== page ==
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The Honolulu Advertiser

Posted at 11:45 a.m., Tuesday, May 22, 2001

Tech stocks favored over blue chips as Nasdaq rises again

Associated Press

NEW YORK — Investors gravitated toward technology stocks again today, sending the Nasdaq composite index higher — albeit modestly — for a sixth straight session, its longest winning streak since February 2000.

Blue chips faltered, however, on a mix of company news and profit-taking and an expected pullback from the advance that sent the Dow Jones industrials up 464.95, or 4.3 percent, over the previous four sessions.

"I think the investment public is really falling back in love with technology and telecom, and it's been a long, long time since that's been the case," said Arthur Hogan, chief market analyst at Jefferies & Co.

"It's not surprising, though. If this economy is going to turn around — and it's showing signs that it is — the companies that are going to do the best the fastest are going to be in the technology sector. "

The Nasdaq closed up 8.23 at 2,313.82, a nearly 0.4 percent gain, according to preliminary calculations, for a total advance of 231.90, or 11.1 percent since last Tuesday. The index's last six-day advance ended Feb. 8, 2000.

The Dow fell 80.68, or 0.7 percent, to 11,257.24, giving back the gains that sent it to its highest close yesterday since Jan. 20, 2000, when it reached 11,351.30.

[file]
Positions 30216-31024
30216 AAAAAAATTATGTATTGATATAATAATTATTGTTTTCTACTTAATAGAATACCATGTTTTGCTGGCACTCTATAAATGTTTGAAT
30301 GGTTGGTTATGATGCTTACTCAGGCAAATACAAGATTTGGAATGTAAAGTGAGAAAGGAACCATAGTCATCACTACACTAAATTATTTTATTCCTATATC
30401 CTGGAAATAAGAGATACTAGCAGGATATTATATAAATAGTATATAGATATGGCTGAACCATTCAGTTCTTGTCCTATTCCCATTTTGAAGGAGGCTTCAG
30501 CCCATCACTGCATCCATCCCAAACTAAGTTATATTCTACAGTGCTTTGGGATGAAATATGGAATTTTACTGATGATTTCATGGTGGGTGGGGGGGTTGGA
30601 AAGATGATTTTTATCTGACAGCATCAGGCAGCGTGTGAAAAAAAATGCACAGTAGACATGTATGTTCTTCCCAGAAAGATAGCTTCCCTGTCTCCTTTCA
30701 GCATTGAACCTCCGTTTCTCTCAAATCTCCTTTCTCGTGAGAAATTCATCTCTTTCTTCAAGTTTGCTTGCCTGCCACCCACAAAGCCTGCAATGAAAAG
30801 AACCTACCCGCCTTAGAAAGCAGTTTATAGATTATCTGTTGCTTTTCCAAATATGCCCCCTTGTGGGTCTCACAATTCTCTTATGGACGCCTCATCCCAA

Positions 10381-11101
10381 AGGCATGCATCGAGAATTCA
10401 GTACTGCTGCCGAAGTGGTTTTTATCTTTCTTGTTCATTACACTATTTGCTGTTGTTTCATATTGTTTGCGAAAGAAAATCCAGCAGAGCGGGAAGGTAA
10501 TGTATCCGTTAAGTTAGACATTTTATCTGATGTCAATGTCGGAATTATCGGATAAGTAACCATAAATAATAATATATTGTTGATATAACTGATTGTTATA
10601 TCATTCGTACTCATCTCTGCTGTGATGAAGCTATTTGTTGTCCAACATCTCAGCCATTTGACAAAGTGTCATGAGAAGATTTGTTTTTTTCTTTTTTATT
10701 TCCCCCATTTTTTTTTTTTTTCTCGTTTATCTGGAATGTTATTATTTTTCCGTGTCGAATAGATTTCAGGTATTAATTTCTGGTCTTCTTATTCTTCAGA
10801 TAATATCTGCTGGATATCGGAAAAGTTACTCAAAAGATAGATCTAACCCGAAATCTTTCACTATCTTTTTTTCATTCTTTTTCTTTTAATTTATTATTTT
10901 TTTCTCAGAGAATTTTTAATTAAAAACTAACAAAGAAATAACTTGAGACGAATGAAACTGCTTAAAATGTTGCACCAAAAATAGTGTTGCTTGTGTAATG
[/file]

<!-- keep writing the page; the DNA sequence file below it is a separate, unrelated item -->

The broader Standard & Poor's 500 index slipped 3.45, or nearly 0.3 percent, to 1,309.38.

Gainers included Microsoft, up $1.49 at $70.28, and Cisco Systems, up 59 cents at $23.46. But other high-profile tech stocks fell, including Oracle, down 55 cents at $17.55.

Blue chips were likewise choppy, reflecting profit-taking from the sector's big run-up last week. Retailer Home Depot slipped 39 cents to $52.99, while Target was up $1.14 at $38.89 on better-than-expected earnings.

Many stocks moved based on individual companies' announcements rather than investors' overall worries about the economy or weak earnings reports, which have controlled trading activity in recent weeks.

AOL Time Warner fell 45 cents to $56.15, despite an advance earlier in the session when it announced its America Online unit was increasing the monthly price of its unlimited use plan by about 9 percent to $23.90.

Investors also punished Merck, which dropped $2.30 to $75.10, after a New York Times article questioned the safety of its drug Vioxx and also that of Celebrex, made by Pharmacia and co-marketed by Pfizer. Pharmacia fell 52 cents to $49.50 and Pfizer lost 72 cents to $44.04.

Analysts have been expecting investors, still concerned about when corporate profits will improve, to pull back and take profits from the market.

Wall Street has been rallying since early April, primarily in response to the five interest-rate cuts by the Federal Reserve this year. Money that was has been on the sidelines for months while the economy struggled has been coming back into the market, and some retreat was inevitable as investors took profits and adjusted their portfolios.

This week Wall Street has been concentrating on technology issues — a contrast to last week, when blue chips were the focus.

"The next few months we may see some seesawing, because there's going to be plenty of negative news in second-quarter preannouncements," said Ronald J. Hill, investment strategist at Brown Brothers Harriman. "But in the end, I think most people will be convinced that ... the worst is over."

The Russell 2000 index rose 1.32, or 0.3 percent, to 517.23.

Declining issues led advancers 15 to 14 on the New York Stock Exchange, where volume came to 984.04 million shares.